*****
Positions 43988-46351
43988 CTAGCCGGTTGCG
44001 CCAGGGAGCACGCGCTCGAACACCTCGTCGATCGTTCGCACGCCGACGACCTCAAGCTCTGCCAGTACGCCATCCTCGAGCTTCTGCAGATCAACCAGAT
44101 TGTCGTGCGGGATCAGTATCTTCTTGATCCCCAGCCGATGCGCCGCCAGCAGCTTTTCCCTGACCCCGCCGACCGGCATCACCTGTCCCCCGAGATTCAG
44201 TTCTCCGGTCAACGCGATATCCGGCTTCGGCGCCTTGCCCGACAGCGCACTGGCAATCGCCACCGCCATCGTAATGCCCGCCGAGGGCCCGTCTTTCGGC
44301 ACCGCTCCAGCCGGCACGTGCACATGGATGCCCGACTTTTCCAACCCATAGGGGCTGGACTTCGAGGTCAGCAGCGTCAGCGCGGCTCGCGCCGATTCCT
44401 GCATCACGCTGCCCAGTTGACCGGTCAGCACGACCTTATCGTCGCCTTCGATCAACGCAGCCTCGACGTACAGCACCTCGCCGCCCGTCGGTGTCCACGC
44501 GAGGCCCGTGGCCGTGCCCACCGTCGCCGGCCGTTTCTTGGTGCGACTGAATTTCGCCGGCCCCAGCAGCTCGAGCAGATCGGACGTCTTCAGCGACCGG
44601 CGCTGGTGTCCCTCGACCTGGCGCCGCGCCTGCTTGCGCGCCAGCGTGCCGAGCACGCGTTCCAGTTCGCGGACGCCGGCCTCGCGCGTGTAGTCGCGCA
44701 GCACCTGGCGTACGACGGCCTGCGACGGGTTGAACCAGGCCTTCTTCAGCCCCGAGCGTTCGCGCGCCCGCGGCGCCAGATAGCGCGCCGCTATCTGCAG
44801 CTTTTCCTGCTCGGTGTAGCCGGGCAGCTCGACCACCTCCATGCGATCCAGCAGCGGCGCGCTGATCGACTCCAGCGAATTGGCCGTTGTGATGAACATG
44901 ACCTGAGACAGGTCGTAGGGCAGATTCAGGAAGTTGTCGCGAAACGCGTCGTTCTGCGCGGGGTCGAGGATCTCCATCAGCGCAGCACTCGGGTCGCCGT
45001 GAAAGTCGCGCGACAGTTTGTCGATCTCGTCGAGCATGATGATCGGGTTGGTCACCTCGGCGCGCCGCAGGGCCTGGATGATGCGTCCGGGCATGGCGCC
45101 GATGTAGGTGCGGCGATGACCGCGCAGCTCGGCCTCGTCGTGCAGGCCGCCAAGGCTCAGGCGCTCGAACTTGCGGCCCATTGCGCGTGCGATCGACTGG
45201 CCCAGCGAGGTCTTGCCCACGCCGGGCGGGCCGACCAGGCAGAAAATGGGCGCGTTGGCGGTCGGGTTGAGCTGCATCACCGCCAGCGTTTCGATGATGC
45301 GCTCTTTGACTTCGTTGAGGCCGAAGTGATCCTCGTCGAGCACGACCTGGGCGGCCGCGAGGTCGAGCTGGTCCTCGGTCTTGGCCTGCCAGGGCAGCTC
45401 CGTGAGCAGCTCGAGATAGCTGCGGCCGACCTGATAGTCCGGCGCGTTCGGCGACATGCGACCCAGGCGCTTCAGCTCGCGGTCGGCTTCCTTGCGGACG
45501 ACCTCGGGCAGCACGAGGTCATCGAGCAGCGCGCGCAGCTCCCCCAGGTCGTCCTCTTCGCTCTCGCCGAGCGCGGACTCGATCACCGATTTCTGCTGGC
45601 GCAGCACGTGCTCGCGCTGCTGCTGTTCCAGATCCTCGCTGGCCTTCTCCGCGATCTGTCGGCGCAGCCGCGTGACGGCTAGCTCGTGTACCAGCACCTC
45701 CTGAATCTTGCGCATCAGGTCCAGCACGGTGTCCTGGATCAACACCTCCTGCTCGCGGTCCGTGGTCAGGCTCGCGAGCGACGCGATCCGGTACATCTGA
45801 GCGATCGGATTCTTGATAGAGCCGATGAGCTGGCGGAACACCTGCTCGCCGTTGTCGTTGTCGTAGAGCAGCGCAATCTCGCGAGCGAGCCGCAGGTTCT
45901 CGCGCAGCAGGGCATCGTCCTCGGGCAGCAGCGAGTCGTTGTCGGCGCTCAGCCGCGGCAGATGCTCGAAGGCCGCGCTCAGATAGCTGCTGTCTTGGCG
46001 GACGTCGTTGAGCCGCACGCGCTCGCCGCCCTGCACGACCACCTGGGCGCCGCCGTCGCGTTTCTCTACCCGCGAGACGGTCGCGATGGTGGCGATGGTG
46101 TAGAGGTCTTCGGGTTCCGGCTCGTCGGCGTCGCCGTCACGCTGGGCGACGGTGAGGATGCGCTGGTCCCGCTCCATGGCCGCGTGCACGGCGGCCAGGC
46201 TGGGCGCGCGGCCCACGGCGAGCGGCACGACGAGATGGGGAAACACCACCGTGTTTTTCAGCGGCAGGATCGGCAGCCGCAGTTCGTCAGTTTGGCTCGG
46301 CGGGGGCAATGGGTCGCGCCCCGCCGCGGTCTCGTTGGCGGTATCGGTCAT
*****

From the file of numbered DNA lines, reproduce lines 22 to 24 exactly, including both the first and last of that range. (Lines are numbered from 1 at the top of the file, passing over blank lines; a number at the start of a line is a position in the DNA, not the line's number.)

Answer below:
45901 CGCGCAGCAGGGCATCGTCCTCGGGCAGCAGCGAGTCGTTGTCGGCGCTCAGCCGCGGCAGATGCTCGAAGGCCGCGCTCAGATAGCTGCTGTCTTGGCG
46001 GACGTCGTTGAGCCGCACGCGCTCGCCGCCCTGCACGACCACCTGGGCGCCGCCGTCGCGTTTCTCTACCCGCGAGACGGTCGCGATGGTGGCGATGGTG
46101 TAGAGGTCTTCGGGTTCCGGCTCGTCGGCGTCGCCGTCACGCTGGGCGACGGTGAGGATGCGCTGGTCCCGCTCCATGGCCGCGTGCACGGCGGCCAGGC